“I can even recall the UH faculty senate voting to do away with athletics,” the elder Brooks said. “I went through a lot of things.”
On March 1, 1998, Houston fired Alvin Brooks II after a 9-20 season dropped his career record to 54-84 overall. The elder Brooks was so emotionally spent that he briefly got out of coaching and went to work in the oil and gas business.
At that time, the younger Brooks was 18. Given what his dad had endured, pursuing coaching was the furthest thing from his mind.
After playing basketball for Idaho State and earning degrees in finance and athletic administration, the younger Brooks moved to Seattle, where his longtime friend Rashard Lewis played for the Sonics. Brooks took a job in the finance industry and set a goal of getting rich by managing athletes’ money.
That dream lasted all of two months.
“I was miserable,” the younger Brooks said. “I was chasing money, to be honest with you.”
Around that same time, Brooks attended some of Lewis’ practices and games. The more he watched Nate McMillan and Dwane Casey, the more he thought, “I could do this.”
In 2004, he summoned his courage and called his father.
“Dad,” he said, “I want to be a coach.”
‘Call me back in two weeks’
Alvin Brooks II wanted better for his son than 16-hour days wooing recruits, preparing scouting reports and poring over game film.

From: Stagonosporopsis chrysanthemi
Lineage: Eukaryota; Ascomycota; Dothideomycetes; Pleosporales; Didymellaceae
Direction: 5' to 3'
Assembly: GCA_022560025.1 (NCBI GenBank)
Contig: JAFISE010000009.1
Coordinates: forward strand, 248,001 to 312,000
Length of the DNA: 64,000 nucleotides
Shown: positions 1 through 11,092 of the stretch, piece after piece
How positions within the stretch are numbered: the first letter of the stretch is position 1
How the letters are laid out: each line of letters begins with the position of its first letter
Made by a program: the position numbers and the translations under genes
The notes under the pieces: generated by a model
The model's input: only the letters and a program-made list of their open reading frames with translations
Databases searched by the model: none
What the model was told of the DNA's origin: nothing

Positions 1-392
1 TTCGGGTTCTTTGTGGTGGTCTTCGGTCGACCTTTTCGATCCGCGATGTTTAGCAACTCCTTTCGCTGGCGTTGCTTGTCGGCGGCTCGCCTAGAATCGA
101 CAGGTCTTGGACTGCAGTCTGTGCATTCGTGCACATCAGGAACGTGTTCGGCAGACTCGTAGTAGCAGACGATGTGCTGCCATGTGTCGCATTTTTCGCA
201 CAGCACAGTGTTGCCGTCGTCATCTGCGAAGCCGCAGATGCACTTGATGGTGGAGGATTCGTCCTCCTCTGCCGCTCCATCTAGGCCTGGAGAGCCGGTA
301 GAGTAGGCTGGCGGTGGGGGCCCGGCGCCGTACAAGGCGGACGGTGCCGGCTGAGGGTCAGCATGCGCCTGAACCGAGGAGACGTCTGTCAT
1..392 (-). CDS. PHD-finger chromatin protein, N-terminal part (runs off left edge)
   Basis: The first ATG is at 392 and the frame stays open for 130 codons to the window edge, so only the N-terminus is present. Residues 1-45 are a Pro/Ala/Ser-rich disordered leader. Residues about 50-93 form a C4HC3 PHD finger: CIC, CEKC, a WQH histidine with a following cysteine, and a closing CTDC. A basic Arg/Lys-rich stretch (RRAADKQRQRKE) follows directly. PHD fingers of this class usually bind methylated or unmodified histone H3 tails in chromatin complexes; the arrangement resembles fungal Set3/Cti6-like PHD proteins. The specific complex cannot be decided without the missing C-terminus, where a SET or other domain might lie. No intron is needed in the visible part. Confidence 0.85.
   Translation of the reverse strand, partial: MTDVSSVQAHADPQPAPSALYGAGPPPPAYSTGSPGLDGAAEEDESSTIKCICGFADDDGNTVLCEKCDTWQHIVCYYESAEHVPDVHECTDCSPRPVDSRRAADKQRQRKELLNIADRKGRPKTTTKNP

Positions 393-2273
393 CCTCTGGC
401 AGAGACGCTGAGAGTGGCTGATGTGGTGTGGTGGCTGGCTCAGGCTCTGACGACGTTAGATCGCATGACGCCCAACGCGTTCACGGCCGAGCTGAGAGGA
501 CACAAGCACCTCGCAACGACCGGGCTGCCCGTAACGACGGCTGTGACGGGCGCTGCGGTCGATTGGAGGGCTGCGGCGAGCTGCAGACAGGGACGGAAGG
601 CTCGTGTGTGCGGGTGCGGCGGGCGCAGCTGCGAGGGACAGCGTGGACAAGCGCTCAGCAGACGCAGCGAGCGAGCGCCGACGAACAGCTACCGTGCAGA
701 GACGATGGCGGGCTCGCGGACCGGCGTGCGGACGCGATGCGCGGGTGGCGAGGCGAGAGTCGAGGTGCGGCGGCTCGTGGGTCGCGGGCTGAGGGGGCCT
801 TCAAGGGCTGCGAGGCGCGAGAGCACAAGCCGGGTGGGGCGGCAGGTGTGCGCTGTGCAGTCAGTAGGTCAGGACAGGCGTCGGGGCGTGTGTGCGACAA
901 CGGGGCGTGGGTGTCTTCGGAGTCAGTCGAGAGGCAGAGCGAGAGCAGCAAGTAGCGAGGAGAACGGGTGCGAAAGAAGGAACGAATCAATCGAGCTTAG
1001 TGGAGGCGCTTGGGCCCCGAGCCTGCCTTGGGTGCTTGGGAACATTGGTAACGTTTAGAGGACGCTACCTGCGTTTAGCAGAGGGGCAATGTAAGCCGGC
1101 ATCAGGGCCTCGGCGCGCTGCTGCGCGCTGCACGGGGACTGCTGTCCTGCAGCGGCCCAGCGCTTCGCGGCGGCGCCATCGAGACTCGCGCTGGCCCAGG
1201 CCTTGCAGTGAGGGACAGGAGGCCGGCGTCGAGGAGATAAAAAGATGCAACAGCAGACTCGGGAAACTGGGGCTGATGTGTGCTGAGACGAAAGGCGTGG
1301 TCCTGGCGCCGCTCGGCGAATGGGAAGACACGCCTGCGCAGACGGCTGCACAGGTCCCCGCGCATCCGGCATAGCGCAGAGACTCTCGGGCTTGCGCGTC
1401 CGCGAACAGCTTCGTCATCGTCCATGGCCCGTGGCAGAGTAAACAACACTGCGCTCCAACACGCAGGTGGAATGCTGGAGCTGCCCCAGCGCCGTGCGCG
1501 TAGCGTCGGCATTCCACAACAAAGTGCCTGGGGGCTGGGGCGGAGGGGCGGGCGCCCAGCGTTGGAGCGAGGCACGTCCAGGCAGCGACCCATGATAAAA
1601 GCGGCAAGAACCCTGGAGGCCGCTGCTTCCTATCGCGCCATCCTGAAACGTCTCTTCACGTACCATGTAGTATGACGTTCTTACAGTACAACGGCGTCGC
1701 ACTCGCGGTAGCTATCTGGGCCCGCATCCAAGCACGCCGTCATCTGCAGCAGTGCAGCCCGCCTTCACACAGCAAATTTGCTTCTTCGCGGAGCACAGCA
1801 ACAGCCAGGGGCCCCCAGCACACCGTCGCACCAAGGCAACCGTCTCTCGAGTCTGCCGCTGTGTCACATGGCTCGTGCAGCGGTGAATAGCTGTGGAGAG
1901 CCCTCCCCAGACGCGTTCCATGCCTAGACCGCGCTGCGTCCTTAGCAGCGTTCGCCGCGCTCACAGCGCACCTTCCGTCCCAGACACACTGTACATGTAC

So when his son told him he wanted to go into coaching, the elder Brooks replied, “Call me back in two weeks.”
His son remained insistent, so the elder Brooks agreed to help. A friend at a Division I program offered to hire Brooks’ son. The elder Brooks told him no. He wanted his son to start at the junior college level, where he’d have to learn all aspects of the job and his drive for coaching would be tested daily.
Alvin Brooks III began his coaching career as an assistant at Arkansas Fort-Smith, where he did everything from game plan, to recruit, to sweep the gym floors, to walk the players to and from class every morning.
“Didn’t you have to open up the rec center at 5 in the morning every day, Al?” the elder Brooks asked Tuesday.
“Four in the morning,” his son corrected him.
When Arkansas Fort-Smith informed the younger Brooks that it couldn’t pay him for his first couple weeks on the job, his father laughed to himself and thought, “Surely he’s not going to want to do this anymore.” Then he called his son a few weeks later and asked how he liked the job so far.
“I love it,” the younger Brooks responded.
That’s when the elder Brooks knew his son was destined to coach.
Over the next 15 years, father and son both enjoyed success in their mutual profession.
After winning back-to-back junior college national championships at Arkansas Fort-Smith and Midland College, the younger Brooks broke into the Division I ranks. He coached at Bradley, Sam Houston State and Kansas State before Scott Drew brought him to Baylor in 2016.